Loop Recorder for Unexplained Arrhythmia and Syncope Diagnosis
A loop recorder is a small device that can be attached externally or implanted just under the skin. External recorders provide about 24 hours of monitoring and are often referred to as Holter monitors. Mobile telemetry monitors use cellular networks to relay information to a technician at a 24/7 receiving center for up to 3 weeks. An implantable loop recorder is injected under the skin and can last for three years. The goal of the loop recorder is to monitor and record unexplained abnormal heart rhythms. Most commonly, loop recorders will be employed to detect and record unexplained or occasional arrhythmia and diagnose the cause of syncope (fainting). This may help correlate symptoms to arrhythmia and presence of atrial fibrillation.
A cardiac electrophysiologist will download the information recorded by the device, allowing them to see the data immediately before, during and after the cardiac event. Loop recorders provide the highest level of diagnostic flexibility.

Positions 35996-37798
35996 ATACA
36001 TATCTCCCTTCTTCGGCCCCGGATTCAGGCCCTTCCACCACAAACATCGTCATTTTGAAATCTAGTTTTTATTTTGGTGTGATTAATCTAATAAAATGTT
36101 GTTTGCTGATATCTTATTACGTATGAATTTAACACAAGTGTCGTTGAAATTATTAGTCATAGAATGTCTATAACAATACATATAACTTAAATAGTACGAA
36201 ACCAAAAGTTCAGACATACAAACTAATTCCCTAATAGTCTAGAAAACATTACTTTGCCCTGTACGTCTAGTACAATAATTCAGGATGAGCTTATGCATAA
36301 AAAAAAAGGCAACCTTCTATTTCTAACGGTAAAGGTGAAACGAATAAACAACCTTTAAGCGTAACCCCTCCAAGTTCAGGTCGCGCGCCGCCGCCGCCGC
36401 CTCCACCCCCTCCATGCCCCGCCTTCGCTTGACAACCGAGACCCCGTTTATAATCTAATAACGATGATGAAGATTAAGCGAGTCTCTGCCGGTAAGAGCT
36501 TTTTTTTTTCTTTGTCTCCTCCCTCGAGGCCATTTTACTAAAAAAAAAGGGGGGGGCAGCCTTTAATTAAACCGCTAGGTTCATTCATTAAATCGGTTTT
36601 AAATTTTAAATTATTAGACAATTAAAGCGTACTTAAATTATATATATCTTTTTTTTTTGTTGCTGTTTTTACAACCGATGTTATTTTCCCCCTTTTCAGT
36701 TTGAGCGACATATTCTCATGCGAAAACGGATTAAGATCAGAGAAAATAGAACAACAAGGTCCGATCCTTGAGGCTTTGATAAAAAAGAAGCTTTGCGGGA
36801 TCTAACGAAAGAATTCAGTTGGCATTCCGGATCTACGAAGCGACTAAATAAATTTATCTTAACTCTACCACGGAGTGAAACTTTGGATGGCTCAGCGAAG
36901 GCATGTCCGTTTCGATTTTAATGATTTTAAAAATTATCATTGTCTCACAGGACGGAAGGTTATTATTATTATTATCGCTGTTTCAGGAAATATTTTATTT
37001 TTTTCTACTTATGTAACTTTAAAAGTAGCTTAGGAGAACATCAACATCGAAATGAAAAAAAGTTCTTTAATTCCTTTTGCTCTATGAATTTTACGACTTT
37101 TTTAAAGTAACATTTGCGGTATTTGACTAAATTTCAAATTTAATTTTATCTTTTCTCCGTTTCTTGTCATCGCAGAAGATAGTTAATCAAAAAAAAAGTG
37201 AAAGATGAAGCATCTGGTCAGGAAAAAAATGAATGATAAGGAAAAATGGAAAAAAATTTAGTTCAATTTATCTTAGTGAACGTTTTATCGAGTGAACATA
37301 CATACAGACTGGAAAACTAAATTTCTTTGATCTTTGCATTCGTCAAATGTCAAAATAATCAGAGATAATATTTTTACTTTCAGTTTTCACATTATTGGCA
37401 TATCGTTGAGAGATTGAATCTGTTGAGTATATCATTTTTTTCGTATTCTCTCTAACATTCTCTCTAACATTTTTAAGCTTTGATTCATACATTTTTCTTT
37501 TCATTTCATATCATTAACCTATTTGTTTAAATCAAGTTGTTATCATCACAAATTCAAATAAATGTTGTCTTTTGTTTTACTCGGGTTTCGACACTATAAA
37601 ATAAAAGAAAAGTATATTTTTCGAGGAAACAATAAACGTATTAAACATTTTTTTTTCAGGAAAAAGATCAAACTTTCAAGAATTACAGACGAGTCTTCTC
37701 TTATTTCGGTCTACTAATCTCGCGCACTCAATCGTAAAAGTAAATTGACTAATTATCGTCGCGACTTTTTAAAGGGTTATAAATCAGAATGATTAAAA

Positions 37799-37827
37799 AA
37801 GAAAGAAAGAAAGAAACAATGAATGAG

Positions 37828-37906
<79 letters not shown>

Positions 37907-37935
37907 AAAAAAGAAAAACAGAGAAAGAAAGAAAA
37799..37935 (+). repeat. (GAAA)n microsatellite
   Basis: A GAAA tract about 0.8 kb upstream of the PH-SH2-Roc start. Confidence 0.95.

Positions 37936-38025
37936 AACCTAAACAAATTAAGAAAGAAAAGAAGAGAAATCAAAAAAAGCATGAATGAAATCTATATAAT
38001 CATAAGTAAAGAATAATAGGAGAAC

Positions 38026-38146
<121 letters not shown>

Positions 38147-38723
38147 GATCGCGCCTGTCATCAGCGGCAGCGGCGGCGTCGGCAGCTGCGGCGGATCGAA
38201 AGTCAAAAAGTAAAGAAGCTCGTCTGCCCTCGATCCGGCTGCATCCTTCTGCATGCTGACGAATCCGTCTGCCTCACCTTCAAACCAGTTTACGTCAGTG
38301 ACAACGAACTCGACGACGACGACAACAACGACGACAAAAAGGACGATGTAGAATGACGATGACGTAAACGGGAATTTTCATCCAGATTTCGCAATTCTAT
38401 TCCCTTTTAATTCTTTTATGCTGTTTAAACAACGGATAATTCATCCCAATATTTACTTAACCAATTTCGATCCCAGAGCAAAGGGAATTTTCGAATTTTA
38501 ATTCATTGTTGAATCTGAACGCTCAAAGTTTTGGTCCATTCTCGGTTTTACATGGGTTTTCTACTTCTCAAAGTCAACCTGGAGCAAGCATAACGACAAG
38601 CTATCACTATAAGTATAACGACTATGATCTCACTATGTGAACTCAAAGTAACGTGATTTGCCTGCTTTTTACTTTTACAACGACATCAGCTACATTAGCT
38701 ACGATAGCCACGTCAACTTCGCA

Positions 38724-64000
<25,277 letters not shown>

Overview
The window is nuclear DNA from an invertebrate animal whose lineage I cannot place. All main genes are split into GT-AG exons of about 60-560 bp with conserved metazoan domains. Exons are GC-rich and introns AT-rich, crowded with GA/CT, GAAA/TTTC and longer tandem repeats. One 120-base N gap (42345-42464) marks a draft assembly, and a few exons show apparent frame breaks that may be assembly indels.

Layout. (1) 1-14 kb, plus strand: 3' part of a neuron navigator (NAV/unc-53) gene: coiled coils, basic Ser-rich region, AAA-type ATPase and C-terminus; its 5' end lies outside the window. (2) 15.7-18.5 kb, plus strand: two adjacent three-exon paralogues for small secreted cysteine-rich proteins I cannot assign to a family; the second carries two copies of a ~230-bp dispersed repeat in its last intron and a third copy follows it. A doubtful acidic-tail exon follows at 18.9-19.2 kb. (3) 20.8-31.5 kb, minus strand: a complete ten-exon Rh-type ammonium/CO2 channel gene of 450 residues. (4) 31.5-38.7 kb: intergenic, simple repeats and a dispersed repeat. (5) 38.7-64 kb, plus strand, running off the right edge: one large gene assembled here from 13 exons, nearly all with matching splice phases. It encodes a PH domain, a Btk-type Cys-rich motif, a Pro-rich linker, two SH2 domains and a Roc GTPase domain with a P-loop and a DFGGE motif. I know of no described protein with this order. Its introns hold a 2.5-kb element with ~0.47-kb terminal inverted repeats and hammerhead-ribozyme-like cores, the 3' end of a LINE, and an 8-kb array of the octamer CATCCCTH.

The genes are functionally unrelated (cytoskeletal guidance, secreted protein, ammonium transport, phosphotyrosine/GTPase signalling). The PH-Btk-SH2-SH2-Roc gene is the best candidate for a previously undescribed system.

Benefits Of A Loop Recorder
Arrhythmia and syncope do not necessarily happen every minute of every day. Therefore EKGs may not detect the full scope of the problem (as they only provide a snapshot of the heart’s rhythm during a limited period of time). The loop recorder, however, constantly monitors the heart and is triggered by abnormal cardiac events. As the name suggests, the loop recorder overwrites normal heart events to allow for a longer recording period.
With the assistance of the loop recorder data, your physician will be able to recommend a proper course of treatment with a relatively high degree of confidence. This data is as useful in diagnosing a problem as it is ruling out another, making diagnoses much more accurate. If an arrhythmia is the root cause of syncope, it will be evident on the loop recorder. If the recorder confirms that an arrhythmia is not to blame, other tests can be performed.
Risks Of A Loop Recorder
External loop recorders come with very few, if any, risks, as they are simply attached to the body and not implanted. Implanted recorders require a small incision made during a minor surgical procedure. The most common complications associated with this procedure, although still rare, are infection and the body’s reaction, in some way, to the loop recorder material.